In the late 60s, a number of Wolff's contemporaries were moving from the specialised music of the modernist avant-garde to music with a political orientation, supposedly of broader appeal. Most important among these contemporaries were Cornelius Cardew and Frederic Rzewski. Rzewski had earlier been a collaborator in creating techniques of indeterminacy, and Wolff was attracted by what he and Cardew were now doing. Wolff had met Cardew in 1961 in Cologne: "We knew of each other's work. It was a time when there wasn't quite so much music being produced, and you knew most of what was going on".
However, Wolff has said that he has a strong anti-rhetorical tendency - "I don't think that music should be manipulative" - and he agrees that this imposes limits on how far he took Cardew's path: "In Cardew's case, there's a kind of proselytising streak...For me, the aim is not to say 'This is what you must think', but to get people to look at things and think about them. Basically people have to do that for themselves". Cage abhorred the idea of music with a political programme, and fell out with Cardew at this time; differences with Wolff were evidently less in the open.
The contrast between Cardew's approach and Wolff's, it turns out, shows two different ways in which music can be 'political'. I ask him what he now thinks about his earlier claim that "all music is propaganda music". He said in an interview: "...we have this notion that there is propaganda music, political music, and then there's the other kind of music which has these humanistic values and this universal and so forth...I think all music is propaganda music. The humanistic so-called universal music is propaganda for that kind of music and for the society which produces it."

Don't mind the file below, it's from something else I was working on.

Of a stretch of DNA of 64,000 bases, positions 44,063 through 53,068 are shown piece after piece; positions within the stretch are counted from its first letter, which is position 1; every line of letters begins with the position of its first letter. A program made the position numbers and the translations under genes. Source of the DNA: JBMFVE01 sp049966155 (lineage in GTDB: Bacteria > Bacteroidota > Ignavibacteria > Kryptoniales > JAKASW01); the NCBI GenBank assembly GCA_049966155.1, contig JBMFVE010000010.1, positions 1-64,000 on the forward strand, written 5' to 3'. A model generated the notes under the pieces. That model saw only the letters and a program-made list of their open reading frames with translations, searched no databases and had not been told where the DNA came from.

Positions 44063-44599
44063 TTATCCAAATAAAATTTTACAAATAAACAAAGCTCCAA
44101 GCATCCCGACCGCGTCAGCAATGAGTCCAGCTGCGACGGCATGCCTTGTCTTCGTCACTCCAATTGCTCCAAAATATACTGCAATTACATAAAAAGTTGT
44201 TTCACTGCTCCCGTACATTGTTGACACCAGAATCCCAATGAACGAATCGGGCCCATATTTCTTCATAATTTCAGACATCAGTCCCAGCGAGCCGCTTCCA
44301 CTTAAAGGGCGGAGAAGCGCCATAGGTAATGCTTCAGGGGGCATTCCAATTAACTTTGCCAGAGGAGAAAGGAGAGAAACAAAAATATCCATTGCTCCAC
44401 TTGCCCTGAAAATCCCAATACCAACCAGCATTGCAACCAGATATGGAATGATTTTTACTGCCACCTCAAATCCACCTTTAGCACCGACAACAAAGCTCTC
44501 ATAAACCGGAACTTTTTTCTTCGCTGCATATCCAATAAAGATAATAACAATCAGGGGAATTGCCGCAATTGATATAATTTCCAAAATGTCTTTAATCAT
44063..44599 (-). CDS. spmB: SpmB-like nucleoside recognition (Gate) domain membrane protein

"I put it rather harshly", he now says. "'Political' might be a better word than 'propaganda'. It seems to me that anything to do with culture or art, which by necessity has some public character to it, is political... Of music's got its own being. An E flat on the violin is just that, it's not political! But the performance of music always has a social setting where it's part of some kind of establishment or power centre - a concert for some kind of community, elite or variously interested parties."
Wolff explains how there were a variety of responses to that situation. "Cornelius Cardew became committed to the extent that he put direct political work (organising, polemical writing, speaking, and so on) on a par with his musical work. He did music for political demonstrations - songs. That too can be a strong and valuable form of music - remember Hanns Eisler's remarkable mass songs. From this viewpoint 'political music' is a particular genre of music...It exists as music and it comes from a particular larger view of the world which one believes in, say a kind of socialism."
"Another way is to think of the music as a kind of model, say of cooperation," he continues, "the interaction, both free and contingent, of performers which I described before. Or there's the expressive nature of the music that avoids rhetoric - rhetoric as an image of the exercise of power, of manipulation." I take it that he means that his own music is expressive but not rhetorical. "A good political song, sure, will have its rhetoric," Wolff concedes. "But even there there's also the possibility of having the music such that in its performance it doesn't simply convey some simple message: get rid of all nuclear technology, for instance. The point's really more to help people focus certain energies."